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Article

Laure Pellicer

(b Montpellier, April 1, 1766; d Montpellier, March 16, 1837).

French painter, printmaker and collector. He was taught by the painter Jean Coustou (1719–91) in Montpellier before entering, in 1783, the studio of David, to whose artistic principles he remained faithful all his life. His career as a history painter began brilliantly when, in 1787, he won the Prix de Rome for Nebuchadnezzar Ordering the Execution of Zedekiah’s Children (Paris, Ecole N. Sup. B.-A.). This early success was consolidated by the four years he spent at the Académie de France in Rome and by the enthusiastic reception of his Death of Abel (1790; Montpellier, Mus. Fabre) at the Salon of 1791.

In 1793 his royalist sympathies forced him to move to Florence, where the poet Vittorio Alfieri and his mistress the Countess of Albany, estranged wife of the Young Pretender, introduced him to the artistic and social life of the city. In the years preceding the French invasion of Tuscany in ...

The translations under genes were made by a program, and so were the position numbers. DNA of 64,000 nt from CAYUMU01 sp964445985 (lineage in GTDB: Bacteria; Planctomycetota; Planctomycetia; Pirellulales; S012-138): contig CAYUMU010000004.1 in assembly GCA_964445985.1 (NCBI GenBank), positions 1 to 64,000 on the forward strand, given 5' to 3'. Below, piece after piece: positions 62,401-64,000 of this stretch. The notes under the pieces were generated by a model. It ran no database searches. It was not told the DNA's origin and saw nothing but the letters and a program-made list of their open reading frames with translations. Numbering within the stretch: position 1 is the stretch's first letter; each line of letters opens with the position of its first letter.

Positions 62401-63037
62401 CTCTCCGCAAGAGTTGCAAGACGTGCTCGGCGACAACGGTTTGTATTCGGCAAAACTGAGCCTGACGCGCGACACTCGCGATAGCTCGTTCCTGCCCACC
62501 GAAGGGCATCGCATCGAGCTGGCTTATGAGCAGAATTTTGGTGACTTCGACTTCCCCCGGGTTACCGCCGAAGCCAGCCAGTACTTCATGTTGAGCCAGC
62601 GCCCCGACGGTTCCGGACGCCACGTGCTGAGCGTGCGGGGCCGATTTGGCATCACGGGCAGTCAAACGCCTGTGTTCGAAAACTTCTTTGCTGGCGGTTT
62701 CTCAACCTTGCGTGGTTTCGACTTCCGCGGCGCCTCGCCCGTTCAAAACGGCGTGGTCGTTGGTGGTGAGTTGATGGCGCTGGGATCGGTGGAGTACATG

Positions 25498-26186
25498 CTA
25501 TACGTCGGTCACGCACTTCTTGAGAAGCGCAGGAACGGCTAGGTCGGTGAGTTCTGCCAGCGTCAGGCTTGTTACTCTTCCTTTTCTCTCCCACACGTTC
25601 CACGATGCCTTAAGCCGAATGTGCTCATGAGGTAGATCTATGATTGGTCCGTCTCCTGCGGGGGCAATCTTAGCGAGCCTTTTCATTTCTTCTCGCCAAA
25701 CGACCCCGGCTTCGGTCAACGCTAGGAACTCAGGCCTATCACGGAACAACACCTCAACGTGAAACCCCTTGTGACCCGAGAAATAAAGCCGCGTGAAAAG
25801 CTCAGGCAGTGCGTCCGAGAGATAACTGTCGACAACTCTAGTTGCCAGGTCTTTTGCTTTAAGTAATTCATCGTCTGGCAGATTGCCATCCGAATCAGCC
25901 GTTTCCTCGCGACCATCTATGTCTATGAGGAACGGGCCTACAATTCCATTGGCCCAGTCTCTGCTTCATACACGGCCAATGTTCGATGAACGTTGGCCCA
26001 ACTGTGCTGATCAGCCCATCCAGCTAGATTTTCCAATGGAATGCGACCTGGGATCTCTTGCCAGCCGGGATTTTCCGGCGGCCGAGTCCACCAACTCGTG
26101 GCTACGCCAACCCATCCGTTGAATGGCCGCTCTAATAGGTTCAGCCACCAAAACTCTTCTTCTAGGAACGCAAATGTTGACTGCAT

Article

Helen Weston

(b Dijon, Sept 24, 1756; d Florence, Aug 18, 1795).

French painter and engraver. He was one of the most important artists to emerge from François Devosge’s school of art in Dijon. His reputation, like that of his fellow Dijonnais artist Pierre-Paul Prud’hon, is based on a number of Neo-classical works of a pleasingly poetic character, which Devosge had encouraged. In 1776 he became the first artist from the Dijon art school to win the Prix de Rome with his painting of an uplifting moral subject, Manius Curius Dentatus Refusing the Presents of the Samnites (Nancy, Mus. B.-A.). The Dijon academy was very quickly recognized as one of the most important outside Paris. As a student there Gagneraux was directed towards examples from antiquity, the Italian Renaissance and the work of Poussin. During his four-year study period in Rome (1779–81) he worked on a copy (Dijon, Pal. Justice) of Raphael’s School of Athens (Rome, Vatican, Stanze Raffaello) to fulfil his obligation to the States of Burgundy which sponsored him. He spent most of his life in Italy, working in the company of Anton Raphael Mengs, Johan Tobias Sergel and Henry Fuseli in the 1770s and with Antonio Canova, Gavin Hamilton, Goethe and Jacques-Louis David in the 1780s. In ...

Article

[Angelika ] (Catharina )

(b Chur, Graubünden, Oct 30, 1741; d Rome, Nov 5, 1807).